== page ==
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FDA Says Nestle Making False Claims

Nestle USA and Nestle Heath Care Nutrition each received “Warning Letters” from the U.S. Food and Drug Administration (FDA) earlier this month.

According to the letters, released Tuesday on FDA’s website, Nestle is making false and misleading claims in its labeling.

FDA’s Office of Compliance cited Nestle HealthCare Nutrition BOOST Kid Essentials Nutritionally Complete Drinks and Nestle USA Juicy Juice products.

Glendale, CA-based Nestle USA was told its Juicy Juice “Brain Development” Fruit Juice beverage is misbranded because it makes unauthorized nutrient content claims.  FDA says the product is being marketed for children less than two years of age and the claim of “no sugar added” is not allowed.

Nestle USA sells the product on its website.  FDA also says products Nestle sells as “100 percent” orange or tangerine juice is also misbranded because on a panel in small print it also says: “Flavored juice blend from concentrate with other nature flavors & added ingredients.”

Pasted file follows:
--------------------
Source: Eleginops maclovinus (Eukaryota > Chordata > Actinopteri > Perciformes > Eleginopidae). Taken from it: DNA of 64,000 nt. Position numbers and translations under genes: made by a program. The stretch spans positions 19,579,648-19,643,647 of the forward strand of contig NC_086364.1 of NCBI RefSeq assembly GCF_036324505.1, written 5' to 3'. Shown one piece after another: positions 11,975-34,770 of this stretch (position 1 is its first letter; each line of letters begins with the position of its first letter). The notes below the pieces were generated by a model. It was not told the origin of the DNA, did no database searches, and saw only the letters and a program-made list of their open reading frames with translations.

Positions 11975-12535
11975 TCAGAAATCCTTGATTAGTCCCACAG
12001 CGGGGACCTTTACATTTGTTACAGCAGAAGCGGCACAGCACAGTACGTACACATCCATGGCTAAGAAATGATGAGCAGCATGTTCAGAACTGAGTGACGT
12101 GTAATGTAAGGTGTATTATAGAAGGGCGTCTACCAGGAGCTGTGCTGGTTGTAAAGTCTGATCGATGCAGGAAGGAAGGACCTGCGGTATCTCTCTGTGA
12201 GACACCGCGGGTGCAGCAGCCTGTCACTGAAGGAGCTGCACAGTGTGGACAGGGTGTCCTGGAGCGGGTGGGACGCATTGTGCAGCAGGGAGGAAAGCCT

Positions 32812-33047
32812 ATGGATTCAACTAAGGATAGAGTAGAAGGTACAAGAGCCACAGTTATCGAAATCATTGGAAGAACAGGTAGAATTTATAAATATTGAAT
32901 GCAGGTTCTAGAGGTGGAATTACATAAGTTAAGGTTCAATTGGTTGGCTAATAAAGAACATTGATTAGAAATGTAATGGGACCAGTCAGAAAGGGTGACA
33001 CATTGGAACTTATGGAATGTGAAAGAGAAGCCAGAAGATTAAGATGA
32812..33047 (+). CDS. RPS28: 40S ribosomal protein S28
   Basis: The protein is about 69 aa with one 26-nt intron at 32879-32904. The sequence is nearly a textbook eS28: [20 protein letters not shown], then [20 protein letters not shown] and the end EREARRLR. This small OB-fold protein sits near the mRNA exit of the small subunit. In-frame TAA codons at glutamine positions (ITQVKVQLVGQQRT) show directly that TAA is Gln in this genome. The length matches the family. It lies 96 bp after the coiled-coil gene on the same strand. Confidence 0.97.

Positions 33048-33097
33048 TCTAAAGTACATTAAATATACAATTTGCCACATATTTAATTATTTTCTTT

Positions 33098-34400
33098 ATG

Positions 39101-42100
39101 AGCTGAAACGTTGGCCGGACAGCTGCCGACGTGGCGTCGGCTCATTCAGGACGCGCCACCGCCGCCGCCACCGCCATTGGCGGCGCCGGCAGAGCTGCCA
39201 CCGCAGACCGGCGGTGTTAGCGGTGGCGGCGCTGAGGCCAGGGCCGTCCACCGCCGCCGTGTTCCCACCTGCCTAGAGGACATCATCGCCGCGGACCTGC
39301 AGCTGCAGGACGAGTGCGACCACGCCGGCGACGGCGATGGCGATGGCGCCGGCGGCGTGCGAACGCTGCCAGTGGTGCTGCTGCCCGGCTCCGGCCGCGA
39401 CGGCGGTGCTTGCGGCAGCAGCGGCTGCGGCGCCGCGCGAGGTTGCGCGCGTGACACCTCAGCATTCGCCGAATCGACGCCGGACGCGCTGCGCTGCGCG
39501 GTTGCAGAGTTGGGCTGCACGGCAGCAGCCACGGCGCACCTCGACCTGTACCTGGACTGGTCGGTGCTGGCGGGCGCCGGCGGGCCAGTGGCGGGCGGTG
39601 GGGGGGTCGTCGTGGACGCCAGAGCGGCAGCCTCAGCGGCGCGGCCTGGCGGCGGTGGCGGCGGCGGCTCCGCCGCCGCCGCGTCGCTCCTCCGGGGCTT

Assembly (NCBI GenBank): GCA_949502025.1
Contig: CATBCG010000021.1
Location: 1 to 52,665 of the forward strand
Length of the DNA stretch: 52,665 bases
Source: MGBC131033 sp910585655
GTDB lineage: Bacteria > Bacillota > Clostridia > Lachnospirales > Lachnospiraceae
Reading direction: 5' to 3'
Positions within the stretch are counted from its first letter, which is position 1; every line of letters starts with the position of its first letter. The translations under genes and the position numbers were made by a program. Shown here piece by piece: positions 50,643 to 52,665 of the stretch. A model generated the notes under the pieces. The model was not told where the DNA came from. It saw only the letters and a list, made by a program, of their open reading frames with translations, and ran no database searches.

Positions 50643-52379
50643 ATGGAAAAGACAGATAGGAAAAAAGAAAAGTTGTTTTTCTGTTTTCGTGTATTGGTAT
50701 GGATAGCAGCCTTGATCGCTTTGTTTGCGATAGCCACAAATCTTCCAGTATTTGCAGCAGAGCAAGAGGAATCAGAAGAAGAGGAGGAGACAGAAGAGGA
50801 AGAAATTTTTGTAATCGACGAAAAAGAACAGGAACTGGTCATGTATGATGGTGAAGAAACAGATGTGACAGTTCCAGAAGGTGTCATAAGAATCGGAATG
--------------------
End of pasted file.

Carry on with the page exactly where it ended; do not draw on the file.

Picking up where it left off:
Minnetonka, MN-based Nestle HealthCare Nutrition’s letter, which appears also to concern a website, makes claims that it is selling “medical food.”  Its drinks are pitched as being for “pre/post surgery, injury or trauma, chronic illnesses.”  FDA says the products “do not meet the statutory definition of a medical food.”

“No established distinctive nutritional requirement exists for the conditions for which your product is promoted as a medical food, and your BOOST Kid Essentials Nutritionally Complete Drink product therefore does not meet the statutory or regulatory definition of a medical food,” FDA wrote.

The agency also says that based on the claims made on the website, the BOOST Kid Drink is intended for use as a drug and the marketing violates the law.

Among its many claims, Nestle said the drinks would reduce the number of days with “viral diarrhea.”

Both units of Nestle were given 15 working days to respond to the “Warning Letters.”

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